Collaboration

When running a one-person IT shop, know when to call in the experts

When a one-person IT department is presented with a new challenge, something totally outside the realm of what might be business as usual, we should know when to tackle the challenge ourselves, learning something new in the process, and when to call in an expert who already knows the technology.

When a one-person IT department is presented with a new challenge, something totally outside the realm of what might be business as usual, we should know when to tackle the challenge ourselves, learning something new in the process, and when to call in an expert who already knows the technology.

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Some time ago, I was asked to look in to videoconferencing systems so our company could hold virtual meetings with out-of-town clients. We discussed having a couple of cameras -- one on a front wall to show the people in the meeting and another camera on the ceiling that could capture the image of drawings and documents on the conference table -- an interface with our company network, so we could access files from our file servers; and a large screen that could be split to show any number of views. Initially, I was pretty excited about tackling the project, even though it was something I've had absolutely zero experience with. Not to worry, however. How hard could it be to pick out a couple of cameras and a display and figure out how to make it all work?

My first stop was my favorite computer superstore to peruse through their inventory of Internet cameras, look at the wide-screen LCD screens, and pick the brains of some sales associates to get a better idea of the scope of what I need to consider. Well, other than some simple and low-cost cameras that mounted on top of a computer monitor, I didn't have much luck. They could provide the hardware to facilitate broadcasting simple Internet images, but when I talked about dual-cameras, high-powered zoom capability, audio features, split screens, and such, they had neither the equipment I needed nor a clue as to how I'd do it.

My next stop was the Internet for a bit of research. A search for Video Conferencing resulted in over 68 million hits. Surely if I reviewed a couple dozen of those sites, I'd have a pretty good idea of what I needed for my project. Well, there's actually so much information out there, that the answers to my questions remained elusive.

Perhaps I should talk to some of our clients to see what they have, so I called my counterparts at those companies to see how they do things, and they were all more than willing to share their knowledge (as I would be). I called only a few, but without exception, they all contracted the project to a firm that specialized in videoconferencing systems -- none had done it internally. I had hoped to turn a $14,000 project into a $7,000 one, thereby having a money-saving feather in my cap, but perhaps it was not to be, at least not this time.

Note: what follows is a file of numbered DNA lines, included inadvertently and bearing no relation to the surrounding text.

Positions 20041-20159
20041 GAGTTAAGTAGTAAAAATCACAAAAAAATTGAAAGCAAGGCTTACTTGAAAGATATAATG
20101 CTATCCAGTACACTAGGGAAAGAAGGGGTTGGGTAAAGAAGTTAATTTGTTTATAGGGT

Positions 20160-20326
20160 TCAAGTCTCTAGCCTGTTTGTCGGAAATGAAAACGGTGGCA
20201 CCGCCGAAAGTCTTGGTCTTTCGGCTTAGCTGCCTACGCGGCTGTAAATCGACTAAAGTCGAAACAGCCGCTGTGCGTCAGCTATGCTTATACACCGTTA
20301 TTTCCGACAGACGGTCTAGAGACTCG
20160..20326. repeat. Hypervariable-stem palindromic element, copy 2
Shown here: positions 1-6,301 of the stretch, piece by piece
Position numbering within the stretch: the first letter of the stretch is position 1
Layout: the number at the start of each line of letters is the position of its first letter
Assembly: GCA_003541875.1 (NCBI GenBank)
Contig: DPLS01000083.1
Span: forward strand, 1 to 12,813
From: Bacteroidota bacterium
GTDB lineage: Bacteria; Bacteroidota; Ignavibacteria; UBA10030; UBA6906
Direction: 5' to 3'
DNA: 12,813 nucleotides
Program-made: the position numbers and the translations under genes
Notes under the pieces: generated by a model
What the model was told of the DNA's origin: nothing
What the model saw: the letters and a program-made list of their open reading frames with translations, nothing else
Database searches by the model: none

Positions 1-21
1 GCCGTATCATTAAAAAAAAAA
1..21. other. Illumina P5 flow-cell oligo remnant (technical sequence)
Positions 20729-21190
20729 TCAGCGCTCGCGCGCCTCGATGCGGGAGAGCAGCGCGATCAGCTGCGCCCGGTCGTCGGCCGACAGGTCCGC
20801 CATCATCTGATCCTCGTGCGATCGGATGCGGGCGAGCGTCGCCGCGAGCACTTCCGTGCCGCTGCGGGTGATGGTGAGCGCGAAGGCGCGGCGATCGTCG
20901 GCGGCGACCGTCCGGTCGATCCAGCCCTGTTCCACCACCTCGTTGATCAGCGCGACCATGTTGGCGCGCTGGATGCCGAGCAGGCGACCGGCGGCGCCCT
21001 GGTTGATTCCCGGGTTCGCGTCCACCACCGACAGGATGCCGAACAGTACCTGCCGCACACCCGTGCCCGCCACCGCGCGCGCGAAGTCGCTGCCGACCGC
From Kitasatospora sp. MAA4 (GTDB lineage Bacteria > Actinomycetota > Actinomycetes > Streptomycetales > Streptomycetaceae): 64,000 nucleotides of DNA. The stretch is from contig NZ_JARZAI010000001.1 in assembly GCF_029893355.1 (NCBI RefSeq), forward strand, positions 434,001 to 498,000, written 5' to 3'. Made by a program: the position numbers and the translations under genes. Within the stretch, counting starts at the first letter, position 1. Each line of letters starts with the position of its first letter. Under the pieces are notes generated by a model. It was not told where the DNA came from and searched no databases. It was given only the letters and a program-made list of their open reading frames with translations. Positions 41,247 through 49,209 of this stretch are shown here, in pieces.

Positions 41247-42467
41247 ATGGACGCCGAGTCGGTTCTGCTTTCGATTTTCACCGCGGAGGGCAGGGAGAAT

Anyway, after a few hours of research and several phone calls to other IT professionals, and not being any closer to a system recommendation and cost estimate than I was before, I decided to make the following recommendation: I think we should call in a consultant, someone who specializes in videoconferencing systems.

In the end, that's exactly what we did -- and after watching the installation process, I'm glad I decided to pass the project on to others. It took two people two days to complete the installation, which involved mounting the cameras and display; routing the cables through the walls, above the ceiling, under the floor, and through the conference table leg; and completing the configuration and testing. The only thing I was involved in was providing some of the configuration information, such as IP adressing and such. What we ended up with is a very nice Polycom VSX 7000 Video Conferencing System, one that's much better and more professional than one I could have put together myself.

Although I do have a tendency to want to do most things myself, I do ocassionally pass the job on to others. This is one time I'm glad I did.

How about you? Do you always try to do it yourself, or do you contract out certain projects? And what can you share with the TR community about your experience with videoconferencing systems?

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21 comments
juan_milano
juan_milano

Muy Buenas tardes, es cierto en algunos momentos uno debe llamar a alguien para que nos socorra... y en cierto modo es realidad y muchas veces como se muestra fue mucho menos complicado para el encargado del proyecto

enquiries
enquiries

Mike Meyers, the world's most famous A+ teacher and writer, says, in his coursebook, that the best indicator of a good technician is someone who knows exactly when to call in the expert.